The good thing is, the normal muscle soreness is a clear indicator that you are on the right path to getting stronger muscles. And this isn’t something to worry about. But, if the soreness is accompanied by debilitating pain, then you are probably doing something wrong with your exercise. Consult with a personal trainer or a physical therapist and follow their instructions. Doing each exercise the right way can help you avoid unwanted aches and minimize soreness.

What Does a Sore Pelvic Floor Feel Like?

The pain in the pelvis feels like a persistent cramp. It can be sharp or stabbing pain that shoots up the rectum and reproductive organs. The soreness, on the other hand, creates a burning feeling when you work out. The muscles are exhausted and tender to touch. But it’s not uncommon for the soreness to come with some tightness and dull aches.

Can Exercise Make Pelvic Floor Worse?

One of the most typical mistakes people make is thinking that the harder they exercise, the better. So, they go overboard with the workouts to get faster results. But, the body needs time to grow and adapt. Overburdening the muscles can have a negative effect. Too much core strengthening and resistance training can add pressure to the pelvis.

It’s a good idea to seek out professional help when dealing with bladder problems, leakage, or any pelvic floor disorder. When you practice pelvic floor exercises every day, you will optimize the results. Eventually, you can make the muscles stronger, prevent prolapse, and get your sex life back on track.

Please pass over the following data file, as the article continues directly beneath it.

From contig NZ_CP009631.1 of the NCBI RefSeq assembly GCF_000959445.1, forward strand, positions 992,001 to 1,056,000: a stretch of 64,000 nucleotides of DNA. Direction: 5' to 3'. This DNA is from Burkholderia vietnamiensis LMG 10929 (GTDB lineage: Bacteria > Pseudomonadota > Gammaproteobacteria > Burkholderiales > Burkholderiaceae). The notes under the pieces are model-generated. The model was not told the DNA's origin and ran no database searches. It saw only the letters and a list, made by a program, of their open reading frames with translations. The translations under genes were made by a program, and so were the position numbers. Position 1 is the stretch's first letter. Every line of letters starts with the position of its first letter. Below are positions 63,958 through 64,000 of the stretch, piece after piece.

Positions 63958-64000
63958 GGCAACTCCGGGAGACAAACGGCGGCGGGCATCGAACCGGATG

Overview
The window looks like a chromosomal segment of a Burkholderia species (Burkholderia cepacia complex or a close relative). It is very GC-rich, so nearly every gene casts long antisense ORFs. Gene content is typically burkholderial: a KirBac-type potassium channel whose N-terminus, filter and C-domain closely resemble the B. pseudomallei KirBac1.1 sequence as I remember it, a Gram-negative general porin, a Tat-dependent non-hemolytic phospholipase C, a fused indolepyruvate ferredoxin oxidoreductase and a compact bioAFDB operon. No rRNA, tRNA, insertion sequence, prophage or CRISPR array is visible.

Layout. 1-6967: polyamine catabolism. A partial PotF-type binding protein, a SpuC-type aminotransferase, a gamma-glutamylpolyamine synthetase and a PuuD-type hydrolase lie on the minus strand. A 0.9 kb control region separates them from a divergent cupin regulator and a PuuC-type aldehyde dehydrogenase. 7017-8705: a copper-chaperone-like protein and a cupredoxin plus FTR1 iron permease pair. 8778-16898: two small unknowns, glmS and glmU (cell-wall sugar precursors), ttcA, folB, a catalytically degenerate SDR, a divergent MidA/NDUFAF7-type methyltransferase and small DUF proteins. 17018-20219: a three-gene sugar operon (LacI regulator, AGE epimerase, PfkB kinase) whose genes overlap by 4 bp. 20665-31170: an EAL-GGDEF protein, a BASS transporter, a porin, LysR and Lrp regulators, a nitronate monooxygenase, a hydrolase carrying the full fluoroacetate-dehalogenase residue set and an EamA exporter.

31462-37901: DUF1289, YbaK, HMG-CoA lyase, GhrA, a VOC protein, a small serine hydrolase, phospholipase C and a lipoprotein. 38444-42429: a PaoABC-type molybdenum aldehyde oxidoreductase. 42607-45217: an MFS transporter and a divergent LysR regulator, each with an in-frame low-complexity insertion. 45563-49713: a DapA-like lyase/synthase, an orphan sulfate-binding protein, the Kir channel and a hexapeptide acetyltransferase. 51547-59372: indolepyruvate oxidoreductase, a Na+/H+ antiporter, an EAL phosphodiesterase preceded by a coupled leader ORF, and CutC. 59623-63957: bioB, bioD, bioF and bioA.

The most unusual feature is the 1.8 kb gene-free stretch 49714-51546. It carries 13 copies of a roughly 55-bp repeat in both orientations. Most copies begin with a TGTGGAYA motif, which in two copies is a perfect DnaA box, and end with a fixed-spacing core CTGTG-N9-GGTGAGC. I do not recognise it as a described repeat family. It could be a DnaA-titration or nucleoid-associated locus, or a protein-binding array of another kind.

So, the answer is simple. Don’t push yourself too hard or strain the pelvic floor down. The idea is to take your time with the proper exercises so that the pelvis will get the support it needs. If you can’t do it alone, consult a pelvic floor physiotherapist.

Are Squats Good or Bad for Pelvic Floor?

Squats, planks, lunges, and other similar activities are good for the pelvic floor only if the muscles are already in a tip-top shape. But, for someone who is not up to snuff and goes overboard with the workouts, squats can trigger incontinence.

When paired with obesity, any strenuous activity can be a little bit tricky to deal with. That’s why it is important to know your limits and begin with the workouts you know your body can handle.

How to Relieve Pelvic Pain After Exercise?

Maintaining a healthy weight, hydration, and nutrient-rich diet can help the body recover quicker after an exercise. But, to avoid this kind of problem, Kegels are often the go-to choice. They prevent pelvic pain and preserve the pelvic floor. Usually, the aches and discomfort will dissipate in 2 to 3 days after your last exercise. If the pelvic pain doesn’t resolve on its own, talk to a doctor.

Wrap Up

Many factors can lead to pelvic pain post-workout. In about two to three days, this pain is supposed to subside. Make sure you do every exercise right to reduce the possibility of pelvic aches. Now that you know more about this problem, you will have an easier time managing it.

References

https://www.womenshealth.va.gov/WOMENSHEALTH/OutreachMaterials/ReproductiveHealth/PelvicHealth.asp

https://jamanetwork.com/journals/jama/fullarticle/182572

https://www.nhs.uk/conditions/pelvic-pain/

https://www.iow.nhs.uk/Downloads/Pelvic%20Floor%20Physiotherapy/Pelvic%20Floor%20Exercise%20for%20women.pdf

https://www.pelvicfloorfirst.org.au/news/471/what-not-to-do-at-the-gym/

https://www.continence.org.au/news/how-women-sabotage-their-pelvic-health